One Year Without Facebook
It was about a year ago when I gave up Facebook. Many people thought I could not do it. In fact, many thought it was just a phase I was going through (some still do). I never understood what was so crazy about the idea of giving up Facebook. I lived most of my life without it. Yet, giving it up irritated people. In fact, many are still irritated by this blog that I created shortly after deactivating my profile. Many people refuse to even look at this site as they know that they could never give up Facebook. The truth is that they are addicted to it, no matter what they say to the contrary.
I have always believed at looking and considering information that I do not agree with. In fact, I have found that, after looking at something I was against, my thoughts on that matter would sometimes change. Being open to differing opinions is something that allows one to grow. Of course, there are some differing opinions that I will never agree with. That does not mean I should ignore contrary information or challenge my views and beliefs. Even the most ardent supporter of Facebook may realize that the site is not everything is it cracked up to be if they considered some time away from it.
With that being said, I am immensely glad that I gave up Facebook a year ago. I have accomplished a great amount without Facebook. These things include progressing through graduate school, writing a book, creating a travel blog, gaining work and internship experience, writing plenty of short stories, saving and investing money that I earned from my own projects, and visiting a few new areas of the world. I have focused my attention on school and my professional life instead of focusing my attention on Facebook. I found that instead of spending time worrying about what others thought of me, I was absorbed in my own goals and family. Instead of spending time on Facebook, I spent time with my wife and pets. I do not say this to brag. Instead, I say it to show that I accomplished much without Facebook -- and I know that anyone can do the same. A year ago I spent most of my time looking at Facebook and comparing myself with others. I wondered what others were doing. I wondered if something I said would somehow offend someone. And it often did. I lamented that people would often say things, sometimes horrible things, that were contrary to who they held themselves out to be. I cringed as political discourse turned ugly and individuals started attacking each other merely for their own beliefs. I had little time to focus on my own life when I was literally wrapped up in the biggest waste of time that has perhaps ever been created (with the exception of the television, but even the television can provide something of value and be quite educational).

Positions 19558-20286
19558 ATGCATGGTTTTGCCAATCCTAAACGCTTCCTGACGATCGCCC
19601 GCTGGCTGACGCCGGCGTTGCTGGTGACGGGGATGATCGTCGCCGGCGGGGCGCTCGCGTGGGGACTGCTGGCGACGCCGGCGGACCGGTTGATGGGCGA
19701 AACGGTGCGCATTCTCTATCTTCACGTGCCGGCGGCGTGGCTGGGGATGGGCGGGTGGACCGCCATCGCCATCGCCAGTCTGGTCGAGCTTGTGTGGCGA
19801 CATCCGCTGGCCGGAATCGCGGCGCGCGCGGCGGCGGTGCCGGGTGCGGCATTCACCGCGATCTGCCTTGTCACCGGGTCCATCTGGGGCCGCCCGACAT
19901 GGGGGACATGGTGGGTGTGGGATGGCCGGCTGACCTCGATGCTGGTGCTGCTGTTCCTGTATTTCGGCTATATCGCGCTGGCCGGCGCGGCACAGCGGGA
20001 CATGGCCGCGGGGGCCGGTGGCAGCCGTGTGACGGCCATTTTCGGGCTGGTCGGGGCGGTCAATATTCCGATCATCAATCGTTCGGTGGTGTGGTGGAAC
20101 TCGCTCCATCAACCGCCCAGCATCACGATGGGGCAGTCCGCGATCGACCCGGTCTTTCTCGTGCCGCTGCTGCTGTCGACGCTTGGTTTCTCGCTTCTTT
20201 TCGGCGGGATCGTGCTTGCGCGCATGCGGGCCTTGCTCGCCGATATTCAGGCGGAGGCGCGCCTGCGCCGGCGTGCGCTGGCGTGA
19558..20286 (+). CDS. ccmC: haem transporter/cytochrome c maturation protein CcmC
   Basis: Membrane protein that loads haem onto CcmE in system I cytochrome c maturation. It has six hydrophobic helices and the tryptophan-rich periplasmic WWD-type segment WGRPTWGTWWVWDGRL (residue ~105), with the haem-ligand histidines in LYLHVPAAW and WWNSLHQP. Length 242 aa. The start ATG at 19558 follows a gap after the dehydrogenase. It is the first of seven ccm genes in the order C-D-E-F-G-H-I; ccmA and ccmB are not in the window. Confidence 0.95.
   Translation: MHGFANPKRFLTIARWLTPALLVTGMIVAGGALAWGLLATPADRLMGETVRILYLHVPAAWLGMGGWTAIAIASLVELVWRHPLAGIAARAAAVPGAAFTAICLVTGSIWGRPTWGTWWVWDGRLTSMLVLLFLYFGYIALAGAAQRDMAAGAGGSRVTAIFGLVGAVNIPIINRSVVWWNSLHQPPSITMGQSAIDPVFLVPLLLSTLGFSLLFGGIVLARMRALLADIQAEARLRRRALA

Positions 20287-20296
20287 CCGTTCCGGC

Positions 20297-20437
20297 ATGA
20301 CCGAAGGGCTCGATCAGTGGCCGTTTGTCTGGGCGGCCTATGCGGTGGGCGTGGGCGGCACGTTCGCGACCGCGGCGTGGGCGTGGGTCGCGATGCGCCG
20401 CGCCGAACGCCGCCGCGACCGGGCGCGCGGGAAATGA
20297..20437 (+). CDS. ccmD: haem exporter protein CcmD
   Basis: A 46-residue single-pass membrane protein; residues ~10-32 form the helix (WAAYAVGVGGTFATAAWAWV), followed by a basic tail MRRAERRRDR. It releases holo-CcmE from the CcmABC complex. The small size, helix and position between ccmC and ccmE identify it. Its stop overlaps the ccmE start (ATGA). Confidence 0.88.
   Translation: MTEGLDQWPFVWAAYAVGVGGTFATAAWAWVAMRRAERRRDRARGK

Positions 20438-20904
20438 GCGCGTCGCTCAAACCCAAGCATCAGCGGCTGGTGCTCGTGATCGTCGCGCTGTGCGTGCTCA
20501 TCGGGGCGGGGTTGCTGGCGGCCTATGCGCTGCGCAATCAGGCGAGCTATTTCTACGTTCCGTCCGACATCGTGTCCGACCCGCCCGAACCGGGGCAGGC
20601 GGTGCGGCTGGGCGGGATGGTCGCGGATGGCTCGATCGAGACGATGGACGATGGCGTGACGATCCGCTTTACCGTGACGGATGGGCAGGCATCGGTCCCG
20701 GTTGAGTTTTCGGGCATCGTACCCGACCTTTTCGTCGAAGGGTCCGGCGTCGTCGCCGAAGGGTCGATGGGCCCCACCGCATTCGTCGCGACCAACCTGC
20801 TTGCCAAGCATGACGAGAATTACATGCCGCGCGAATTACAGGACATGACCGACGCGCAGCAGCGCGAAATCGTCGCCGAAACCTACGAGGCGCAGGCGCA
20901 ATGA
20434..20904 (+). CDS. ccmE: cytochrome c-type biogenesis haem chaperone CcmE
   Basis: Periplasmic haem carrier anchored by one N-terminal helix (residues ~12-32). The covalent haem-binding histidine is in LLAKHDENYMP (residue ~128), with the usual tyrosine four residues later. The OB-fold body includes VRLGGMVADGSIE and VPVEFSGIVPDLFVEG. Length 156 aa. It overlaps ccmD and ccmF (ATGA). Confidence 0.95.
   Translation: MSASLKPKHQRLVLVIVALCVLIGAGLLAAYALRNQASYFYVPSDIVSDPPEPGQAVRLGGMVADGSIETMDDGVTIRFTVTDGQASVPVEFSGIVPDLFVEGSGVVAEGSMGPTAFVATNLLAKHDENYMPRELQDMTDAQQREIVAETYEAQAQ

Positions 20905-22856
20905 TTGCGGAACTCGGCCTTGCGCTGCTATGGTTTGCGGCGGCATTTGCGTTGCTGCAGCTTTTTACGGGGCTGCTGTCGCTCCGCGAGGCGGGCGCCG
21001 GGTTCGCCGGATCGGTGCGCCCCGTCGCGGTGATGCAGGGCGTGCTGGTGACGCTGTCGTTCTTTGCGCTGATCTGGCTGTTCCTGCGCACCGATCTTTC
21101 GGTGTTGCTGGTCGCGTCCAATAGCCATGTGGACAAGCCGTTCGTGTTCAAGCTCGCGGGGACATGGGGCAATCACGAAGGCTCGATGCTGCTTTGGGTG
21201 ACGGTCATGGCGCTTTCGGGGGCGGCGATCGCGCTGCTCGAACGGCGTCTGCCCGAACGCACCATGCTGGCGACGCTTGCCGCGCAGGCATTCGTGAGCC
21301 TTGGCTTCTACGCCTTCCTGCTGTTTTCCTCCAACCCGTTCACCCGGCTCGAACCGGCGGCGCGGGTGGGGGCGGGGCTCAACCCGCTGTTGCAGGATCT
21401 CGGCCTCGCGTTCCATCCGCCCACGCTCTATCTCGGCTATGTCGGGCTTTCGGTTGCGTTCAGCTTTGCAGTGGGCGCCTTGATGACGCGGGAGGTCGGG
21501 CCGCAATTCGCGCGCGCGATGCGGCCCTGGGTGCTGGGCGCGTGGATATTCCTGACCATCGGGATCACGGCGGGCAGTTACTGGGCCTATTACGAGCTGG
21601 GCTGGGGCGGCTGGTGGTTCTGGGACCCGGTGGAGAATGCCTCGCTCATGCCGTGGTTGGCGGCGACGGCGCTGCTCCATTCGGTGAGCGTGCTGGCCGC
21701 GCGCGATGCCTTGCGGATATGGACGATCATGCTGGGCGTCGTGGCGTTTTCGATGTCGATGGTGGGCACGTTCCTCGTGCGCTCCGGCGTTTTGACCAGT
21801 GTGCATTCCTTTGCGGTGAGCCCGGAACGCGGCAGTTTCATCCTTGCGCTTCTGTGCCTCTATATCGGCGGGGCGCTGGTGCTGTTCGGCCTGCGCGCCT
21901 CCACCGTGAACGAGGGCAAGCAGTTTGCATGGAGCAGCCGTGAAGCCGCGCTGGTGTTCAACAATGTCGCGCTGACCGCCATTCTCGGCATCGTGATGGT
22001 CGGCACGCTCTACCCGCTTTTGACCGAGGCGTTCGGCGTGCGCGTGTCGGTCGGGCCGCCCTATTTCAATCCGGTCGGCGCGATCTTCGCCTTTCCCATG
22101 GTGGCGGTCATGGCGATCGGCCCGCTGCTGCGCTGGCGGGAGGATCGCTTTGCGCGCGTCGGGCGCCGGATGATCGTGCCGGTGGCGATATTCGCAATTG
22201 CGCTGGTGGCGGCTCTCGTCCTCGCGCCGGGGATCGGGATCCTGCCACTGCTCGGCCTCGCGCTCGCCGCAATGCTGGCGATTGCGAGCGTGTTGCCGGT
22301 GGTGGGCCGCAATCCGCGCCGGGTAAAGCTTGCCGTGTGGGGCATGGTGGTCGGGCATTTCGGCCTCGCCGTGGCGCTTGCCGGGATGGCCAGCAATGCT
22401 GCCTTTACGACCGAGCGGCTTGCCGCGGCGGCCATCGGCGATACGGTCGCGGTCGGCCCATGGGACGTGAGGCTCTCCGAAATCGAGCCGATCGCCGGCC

One year ago I had an "aha! moment." I didn't make a big deal about leaving the site. There was no, "I am going to leave Facebook, so say your goodbyes." I just deactivated it without telling anyone. The questions and comments from others eventually came to my e-mail or to my ears. That's right. People actually talked to me through means other than Facebook. However, as a whole, I lost contact with most of the people who I was friends with. Even certain family members. I realized that I was only seen as a friend by certain people through Facebook. Although that was somewhat hard to get used to, I was better off knowing this and getting used to that fact. After all, before Facebook came along, I talked to very few people who were on my "friends list" and life was fine. Once I left, I realized who my true friends were, and who those people were that wanted to stay in contact with me. It was a very small number of people.